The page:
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Hot Grilling Techniques
Excerpt from Hot Barbecue, by Hugh Carpenter & Teri Sandison
The essential equipment for grilling is not the grill, it's the griller. The best grill chefs hover over the fire, baby the food, and share their thoughts about the theory, practice, and mysteries of grilling to all who approach their cooking sanctum.
• Always build a larger fire than you think necessary so that the coals do not burn out before the food finishes cooking. The area of the spread-out coals should be 2 to 4 inches beyond the food.
• When cooking over briquettes, lump hardwood, or wood, plan ahead. Briquettes will be ash covered in about 20 minutes. Lump hardwood, which burns much hotter, will take about 30 to 40 minutes to reach the gray-ash stage. If you add the food before this stage, the intense heat will burn the food, and if the briquettes are still partly black, the heat will be uneven.
• Once the fire is lighted, spread the coals into an even layer. When using a kettle grill, instead of positioning the coals with long tongs, hold the grill by the handle and give it a little shake to distribute the coals.
• Once the coals are covered with ash and are evenly distributed, position the cooking rack over the coals. Let the rack become very hot. If the cooking rack is not clean, brush it vigorously to remove all food and carbon residue from the previous grilling session. Alternatively, as soon as you remove the food from the rack, scrub the rack with a wire brush.
• To prevent food from sticking, brush the cooking rack with flavorless cooking oil. Never use nonstick cooking spray.
• It is better to err with heat that is too low rather than too high. If cooking over briquettes, lump hardwood charcoal, or wood, control the heat by opening and closing the vents. If the heat is too high, cover the grill and partially close the vents. This reduces the amount of oxygen feeding the fire, and the intensity of the heat will be reduced quickly.
• To add an intense flavor to grilled meat and seafood, add hardwood chips, oak bark, or barrel staves. This is an especially useful technique for gas grills, because gas flames and vaporizing slats or lava rocks do not create the intense flavor that briquettes, lump hardwood charcoal, and wood do. Wood chips are available at supermarkets and hardware stores. Soak approximately 1 cup of chips in cold water to cover for 30 minutes, then drain. Scatter the chips over the charcoal just before adding the food. On gas grills, remove the cooking rack. Turn the gas jets on. Place the chips on a layer of aluminum foil and position this on the metal vaporizing slats or on the lava rocks at one corner of the fuel bed. Reposition the cooking rack. Wait until the wood begins to smoke, place the food on the rack, and cover with the lid. (Caution: if there is any danger of the foil holding the chips extinguishing the gas flames, then place it on the cooking rack instead.) Other flavor options include adding rosemary sprigs, whole walnuts crushed with a hammer and soaked in cold water, unpeeled garlic cloves, cinnamon sticks and whole nutmegs, and citrus peels.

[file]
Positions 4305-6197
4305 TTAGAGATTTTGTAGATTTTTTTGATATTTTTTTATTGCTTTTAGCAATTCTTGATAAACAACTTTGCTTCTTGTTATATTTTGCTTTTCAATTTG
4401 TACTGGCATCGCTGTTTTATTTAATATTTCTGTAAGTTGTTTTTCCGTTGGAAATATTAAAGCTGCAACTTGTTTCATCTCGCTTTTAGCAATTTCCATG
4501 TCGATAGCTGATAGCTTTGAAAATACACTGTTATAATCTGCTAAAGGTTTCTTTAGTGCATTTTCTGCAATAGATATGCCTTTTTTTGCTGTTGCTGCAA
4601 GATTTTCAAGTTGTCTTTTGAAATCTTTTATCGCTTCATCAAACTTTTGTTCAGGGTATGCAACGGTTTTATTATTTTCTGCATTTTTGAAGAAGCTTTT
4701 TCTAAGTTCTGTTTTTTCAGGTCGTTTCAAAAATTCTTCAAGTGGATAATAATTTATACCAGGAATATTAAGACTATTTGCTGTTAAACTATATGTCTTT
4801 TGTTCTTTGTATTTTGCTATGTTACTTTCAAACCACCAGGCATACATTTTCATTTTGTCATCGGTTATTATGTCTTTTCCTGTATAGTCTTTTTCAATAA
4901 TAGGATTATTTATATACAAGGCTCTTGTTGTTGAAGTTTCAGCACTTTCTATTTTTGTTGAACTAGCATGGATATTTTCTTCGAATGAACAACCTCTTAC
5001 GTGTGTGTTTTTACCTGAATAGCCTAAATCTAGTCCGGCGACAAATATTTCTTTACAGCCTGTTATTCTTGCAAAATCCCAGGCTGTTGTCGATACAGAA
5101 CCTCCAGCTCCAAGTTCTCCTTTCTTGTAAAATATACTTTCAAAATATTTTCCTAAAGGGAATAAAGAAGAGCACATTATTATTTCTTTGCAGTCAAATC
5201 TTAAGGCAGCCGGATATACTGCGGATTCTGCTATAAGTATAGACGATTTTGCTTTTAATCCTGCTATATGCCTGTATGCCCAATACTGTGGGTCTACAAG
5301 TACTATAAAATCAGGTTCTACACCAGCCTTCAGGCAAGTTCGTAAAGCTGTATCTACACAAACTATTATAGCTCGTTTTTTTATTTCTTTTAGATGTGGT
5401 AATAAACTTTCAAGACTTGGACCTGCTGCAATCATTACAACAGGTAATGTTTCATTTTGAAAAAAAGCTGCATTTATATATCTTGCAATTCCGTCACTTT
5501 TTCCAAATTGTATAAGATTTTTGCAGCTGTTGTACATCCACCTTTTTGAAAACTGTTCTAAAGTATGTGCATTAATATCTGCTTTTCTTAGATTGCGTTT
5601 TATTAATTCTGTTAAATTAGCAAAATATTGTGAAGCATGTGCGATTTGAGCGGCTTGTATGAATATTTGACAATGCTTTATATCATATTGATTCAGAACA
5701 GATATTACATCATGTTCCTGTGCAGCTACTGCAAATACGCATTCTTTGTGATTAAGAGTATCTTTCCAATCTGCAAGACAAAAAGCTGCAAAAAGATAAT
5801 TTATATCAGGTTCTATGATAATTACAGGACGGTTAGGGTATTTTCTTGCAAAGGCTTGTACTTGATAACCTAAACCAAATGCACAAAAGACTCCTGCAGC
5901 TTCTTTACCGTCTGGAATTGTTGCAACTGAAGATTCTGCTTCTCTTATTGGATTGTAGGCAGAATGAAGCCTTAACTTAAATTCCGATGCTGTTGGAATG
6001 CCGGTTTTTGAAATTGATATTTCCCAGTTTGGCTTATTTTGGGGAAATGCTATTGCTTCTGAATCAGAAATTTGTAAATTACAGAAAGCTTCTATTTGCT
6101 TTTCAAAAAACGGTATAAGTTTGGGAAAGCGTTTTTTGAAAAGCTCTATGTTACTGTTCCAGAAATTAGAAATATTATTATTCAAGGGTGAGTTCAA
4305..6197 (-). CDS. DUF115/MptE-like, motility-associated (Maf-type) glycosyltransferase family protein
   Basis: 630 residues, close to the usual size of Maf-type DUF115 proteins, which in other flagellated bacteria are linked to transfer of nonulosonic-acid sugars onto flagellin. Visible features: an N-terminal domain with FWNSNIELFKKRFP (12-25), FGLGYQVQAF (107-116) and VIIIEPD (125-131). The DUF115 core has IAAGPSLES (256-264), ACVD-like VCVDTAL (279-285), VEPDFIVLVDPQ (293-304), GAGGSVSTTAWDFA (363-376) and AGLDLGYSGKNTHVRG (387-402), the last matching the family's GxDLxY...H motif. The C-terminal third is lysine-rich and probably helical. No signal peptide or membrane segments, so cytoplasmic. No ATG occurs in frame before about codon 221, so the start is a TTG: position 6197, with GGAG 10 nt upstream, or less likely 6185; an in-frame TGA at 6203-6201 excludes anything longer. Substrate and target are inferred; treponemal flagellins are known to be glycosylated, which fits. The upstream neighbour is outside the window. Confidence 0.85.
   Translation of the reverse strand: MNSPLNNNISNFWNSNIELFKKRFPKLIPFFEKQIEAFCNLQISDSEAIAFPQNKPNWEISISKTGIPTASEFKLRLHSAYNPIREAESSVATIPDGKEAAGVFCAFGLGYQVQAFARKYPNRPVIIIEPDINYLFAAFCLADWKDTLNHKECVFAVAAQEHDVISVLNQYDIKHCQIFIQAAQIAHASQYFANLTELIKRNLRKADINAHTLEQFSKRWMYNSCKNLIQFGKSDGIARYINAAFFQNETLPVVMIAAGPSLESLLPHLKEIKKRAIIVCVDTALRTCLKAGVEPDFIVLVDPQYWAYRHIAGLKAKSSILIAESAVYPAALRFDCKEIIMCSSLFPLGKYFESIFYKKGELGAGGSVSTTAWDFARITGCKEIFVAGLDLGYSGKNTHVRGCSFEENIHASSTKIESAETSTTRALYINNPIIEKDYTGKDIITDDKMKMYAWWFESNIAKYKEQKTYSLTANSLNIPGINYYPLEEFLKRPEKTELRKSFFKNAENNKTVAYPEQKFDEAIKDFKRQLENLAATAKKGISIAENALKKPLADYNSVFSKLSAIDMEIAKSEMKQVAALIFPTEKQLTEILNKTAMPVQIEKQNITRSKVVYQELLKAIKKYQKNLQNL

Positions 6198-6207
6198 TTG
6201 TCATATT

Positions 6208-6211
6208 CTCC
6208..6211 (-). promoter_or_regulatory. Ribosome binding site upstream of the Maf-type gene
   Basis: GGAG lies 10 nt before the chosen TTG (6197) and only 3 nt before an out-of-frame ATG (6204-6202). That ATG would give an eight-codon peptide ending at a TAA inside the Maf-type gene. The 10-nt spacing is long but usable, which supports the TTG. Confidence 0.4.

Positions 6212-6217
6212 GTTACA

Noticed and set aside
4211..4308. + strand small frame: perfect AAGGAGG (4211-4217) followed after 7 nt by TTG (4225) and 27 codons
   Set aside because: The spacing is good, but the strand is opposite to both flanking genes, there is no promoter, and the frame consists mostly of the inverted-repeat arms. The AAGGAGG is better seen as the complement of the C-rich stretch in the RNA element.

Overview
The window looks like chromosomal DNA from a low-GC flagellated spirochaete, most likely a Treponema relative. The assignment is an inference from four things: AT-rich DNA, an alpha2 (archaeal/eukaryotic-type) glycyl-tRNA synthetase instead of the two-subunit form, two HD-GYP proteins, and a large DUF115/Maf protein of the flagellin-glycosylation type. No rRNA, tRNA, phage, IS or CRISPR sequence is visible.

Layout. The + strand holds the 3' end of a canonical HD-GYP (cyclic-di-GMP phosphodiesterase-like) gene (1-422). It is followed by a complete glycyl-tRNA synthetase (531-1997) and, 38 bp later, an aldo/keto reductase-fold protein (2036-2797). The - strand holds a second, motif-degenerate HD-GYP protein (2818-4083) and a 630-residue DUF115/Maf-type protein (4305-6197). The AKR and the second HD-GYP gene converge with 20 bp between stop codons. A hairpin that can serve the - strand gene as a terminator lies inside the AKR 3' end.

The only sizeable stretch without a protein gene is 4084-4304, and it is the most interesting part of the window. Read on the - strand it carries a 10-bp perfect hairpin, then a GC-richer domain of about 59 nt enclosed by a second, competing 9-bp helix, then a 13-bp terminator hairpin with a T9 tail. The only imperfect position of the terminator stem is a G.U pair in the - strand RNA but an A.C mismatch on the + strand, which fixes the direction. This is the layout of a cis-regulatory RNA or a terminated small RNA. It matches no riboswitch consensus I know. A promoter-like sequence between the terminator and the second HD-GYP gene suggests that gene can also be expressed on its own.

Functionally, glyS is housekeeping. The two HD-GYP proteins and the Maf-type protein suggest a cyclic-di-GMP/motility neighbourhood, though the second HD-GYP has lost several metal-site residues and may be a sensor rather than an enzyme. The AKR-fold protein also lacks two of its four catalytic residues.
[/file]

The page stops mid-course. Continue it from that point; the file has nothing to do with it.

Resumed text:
• Most foods should be grilled over medium heat. Place your open hand, palm side down, 4 inches above the heat, and count "1001, 1002, 1003." The heat is medium if it's hot enough to make you pull your hand away at "1003". While most gas barbecues come with a built-in thermometer, we find that the hand technique is a more accurate way to judge temperature.
• Food should be at room temperature so that it cooks more quickly and evenly.
• Don't overcrowd the grill so that the food touches. It's important that the heat rise around the sides of the food.
• If flare-ups occur due to fat dripping from the meat and/or because of oil in the marinade, spray the fire with a water spritzer.
• Turn food frequently. It's better to turn food too often than to wait too long and discover that it has burned on the underside.
• Grill most foods with the grill covered. The exception are boneless chicken breasts, shrimp, very thin steaks, vegetables, and skewered foods. These foods must be rotated often and cook so quickly that they need constant attention.
THE DIRECT METHOD: With foods of varying thickness, such as chicken pieces, place the thicker pieces over the hottest part of the fire, or begin cooking them a few minutes earlier, or once they are cooked, transfer the pieces to the cooler edges of the cooking rack.
THE INDIRECT METHOD: Grill large pieces of meat such as whole game hens, chickens, and turkeys by the indirect method. Light the coals and, when they are ash covered, push the coals to the sides of the fuel bed. Place a small disposable aluminum pan in the center of the fuel bed, add the cooking rack, brush the cooking rack with oil, then position the meat over the drip pan. Approximately every 30 minutes, add about 14 new briquettes or lumps of hardwood charcoal so that a constant, even heat is maintained. Many barbecue chefs like to light these coals in a small disposable aluminum tray, then transfer lit coals to the grill. For gas grills whose burners can be individually controlled, keep the outside burners on low and the middle burner off.
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